Abandon Text!

W. H. Auden once said: "Poems are not finished; they are abandoned." I have been abandoning writing projects for many years, since only the pressure of deadline and high expectations ever got me to finish, or even start, anything of merit. This blog is an attempt to create a more consistent, self-directed writing habit. Hopefully a direction and voice will emerge.

Friday, June 08, 2007

Rite of Passage

My son graduated from kindergarten yesterday. I used to be mildly contemptuous of calling anything below getting your diploma a "graduation" -- it smacked of an overweening praise-everything-and-everyone parenting culture that watered down real standards and discredited real achievement. Surely we don't need pomp and circumstance for someone learning to tie their shoes and sit quietly in circle.

But that's why I send my kids to a Waldorf school. They are much wiser about these things than I am. The teachers understand that the work the kindergartners are doing is real work. The capacities they are developing for cooperation, self-control, consistent application of energy, and respect for others are the bedrock of a successful life. It is an accomplishment to learn those things.

The ceremony was simple. Miss Patricia told a story about a young princess who played in a garden every day, until one day she strayed through garden walls and explored the outside world, worrying the king at first but prompting him to let her explore the world some more. Miss Patricia handed each child an orange ("to sustain you in the work you have to do"), a stone ("for wisdom to always choose to do the right thing") and a flower ("to remind you of the beauty of the garden, and find beauty in the outside world.") And when the children went outside to join the other classes, the rising first-graders walked through a flowered trellis, to symbolism their transition out of the garden.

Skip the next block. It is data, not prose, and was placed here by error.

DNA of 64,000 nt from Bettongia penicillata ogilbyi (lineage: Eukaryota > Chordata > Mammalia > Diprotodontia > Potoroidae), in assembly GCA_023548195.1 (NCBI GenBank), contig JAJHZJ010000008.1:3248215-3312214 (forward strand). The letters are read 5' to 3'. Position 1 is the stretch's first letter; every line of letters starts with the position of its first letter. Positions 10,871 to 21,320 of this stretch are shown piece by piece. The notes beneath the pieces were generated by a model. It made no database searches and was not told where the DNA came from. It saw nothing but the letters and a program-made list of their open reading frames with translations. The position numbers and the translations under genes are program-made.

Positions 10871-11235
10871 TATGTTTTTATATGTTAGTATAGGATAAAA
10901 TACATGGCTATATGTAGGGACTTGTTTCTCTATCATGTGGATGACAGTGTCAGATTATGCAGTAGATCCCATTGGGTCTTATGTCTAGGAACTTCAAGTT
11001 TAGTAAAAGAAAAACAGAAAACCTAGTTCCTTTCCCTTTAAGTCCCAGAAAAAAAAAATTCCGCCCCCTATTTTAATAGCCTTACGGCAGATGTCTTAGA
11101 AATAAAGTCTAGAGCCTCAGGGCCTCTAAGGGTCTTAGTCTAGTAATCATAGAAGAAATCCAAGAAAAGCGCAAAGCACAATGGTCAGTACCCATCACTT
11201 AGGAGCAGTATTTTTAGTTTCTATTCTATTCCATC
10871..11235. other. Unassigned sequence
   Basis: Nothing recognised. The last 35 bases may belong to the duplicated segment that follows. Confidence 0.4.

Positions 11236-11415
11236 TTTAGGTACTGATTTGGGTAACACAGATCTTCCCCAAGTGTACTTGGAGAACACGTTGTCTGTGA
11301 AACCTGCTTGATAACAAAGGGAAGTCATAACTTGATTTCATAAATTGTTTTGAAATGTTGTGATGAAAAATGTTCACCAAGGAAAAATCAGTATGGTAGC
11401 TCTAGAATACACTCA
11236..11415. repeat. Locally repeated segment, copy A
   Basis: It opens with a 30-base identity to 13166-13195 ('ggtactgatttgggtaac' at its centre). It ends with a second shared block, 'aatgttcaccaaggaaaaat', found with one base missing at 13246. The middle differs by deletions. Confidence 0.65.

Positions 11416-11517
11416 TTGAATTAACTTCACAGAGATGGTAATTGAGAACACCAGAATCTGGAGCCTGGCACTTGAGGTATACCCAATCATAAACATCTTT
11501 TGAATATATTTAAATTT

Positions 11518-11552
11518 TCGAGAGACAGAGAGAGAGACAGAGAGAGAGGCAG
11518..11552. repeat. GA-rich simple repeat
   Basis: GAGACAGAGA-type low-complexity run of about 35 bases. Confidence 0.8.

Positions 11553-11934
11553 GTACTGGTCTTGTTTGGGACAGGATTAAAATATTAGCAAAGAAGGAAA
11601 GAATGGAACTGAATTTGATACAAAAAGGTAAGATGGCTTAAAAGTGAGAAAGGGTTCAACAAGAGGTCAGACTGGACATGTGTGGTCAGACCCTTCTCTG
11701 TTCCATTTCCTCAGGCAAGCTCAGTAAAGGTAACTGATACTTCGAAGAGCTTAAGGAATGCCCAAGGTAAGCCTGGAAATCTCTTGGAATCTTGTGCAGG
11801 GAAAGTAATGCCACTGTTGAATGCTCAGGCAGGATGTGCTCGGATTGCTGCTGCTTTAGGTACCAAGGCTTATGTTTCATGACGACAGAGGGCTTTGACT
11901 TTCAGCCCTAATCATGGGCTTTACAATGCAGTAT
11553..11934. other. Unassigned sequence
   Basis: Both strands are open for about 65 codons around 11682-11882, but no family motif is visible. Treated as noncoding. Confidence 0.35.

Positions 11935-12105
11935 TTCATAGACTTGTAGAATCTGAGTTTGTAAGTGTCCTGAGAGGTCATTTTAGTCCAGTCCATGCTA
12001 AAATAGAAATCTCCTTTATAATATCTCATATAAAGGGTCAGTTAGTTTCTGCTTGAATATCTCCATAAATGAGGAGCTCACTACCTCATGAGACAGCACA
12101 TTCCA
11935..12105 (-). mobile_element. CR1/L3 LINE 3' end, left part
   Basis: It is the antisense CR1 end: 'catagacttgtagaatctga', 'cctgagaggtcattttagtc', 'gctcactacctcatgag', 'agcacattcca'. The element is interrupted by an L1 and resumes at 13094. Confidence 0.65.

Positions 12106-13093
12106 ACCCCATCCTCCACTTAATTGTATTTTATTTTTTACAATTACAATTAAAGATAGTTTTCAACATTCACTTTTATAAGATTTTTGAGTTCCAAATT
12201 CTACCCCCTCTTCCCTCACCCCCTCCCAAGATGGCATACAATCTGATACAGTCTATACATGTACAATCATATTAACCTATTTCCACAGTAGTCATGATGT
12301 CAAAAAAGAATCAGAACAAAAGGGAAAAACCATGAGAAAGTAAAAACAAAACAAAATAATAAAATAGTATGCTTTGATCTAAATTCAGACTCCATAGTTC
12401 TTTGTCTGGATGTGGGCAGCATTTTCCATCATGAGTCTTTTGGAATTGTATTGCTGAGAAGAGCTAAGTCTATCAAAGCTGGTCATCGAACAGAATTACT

None of this would have impressed me particularly, except for the effect that I saw it had on Aidan. There was no visible effect at the time, other than him just enjoying himself. But at home, he asked if he could use a tool that were previously off-limits: a swing-blade for whacking down large weeds. And I let him. He accepted my instruction seriously and without argument. He was extremely careful in using it, and worked hard to make sure his little brother was never threatened by the blade. Later that evening he picked up all the toys, telling his little brother that, "You don't have to worry about it, I'll do it." He fed the dogs without the usual arguments and tantrums. He asked if he could make it his regular job: "I know I could remember to do it . . . I would just need help telling the time."

I never had to tell him, "Now that you're a big boy, you should be accepting new responsibilities." (I remember in my grade school, the teachers always bellowing, "Now, children, you're no longer (x) graders, you're (x+1) graders, so you should behave better." I always despised that for some reason, and it never worked, anyway.) I didn't have to have that conversation, because the ritual had already told him.

The logical, rational mind will always chafe at ceremony and ritual. There is nothing rational about ceremony. It smacks of superstitious magic -- the vain belief that saying the right words and doing the right symbolic actions will mysteriously make the world obey your desires. But the human psyche is not rational, and the will and imagination do obey the laws of magic. You will hear people say that something is "merely symbolic" or "only metaphorical" when they discuss religious practices, as well. The mistake is not to call them symbolic or metaphorical; the mistake is to say, "merely symbolic." In the context of the human mind, nothing is merely symbolic. The mind is just one huge cavalcade of symbols, "a mobile army of metaphors" as Nietzsche put it. Symbols have real power.


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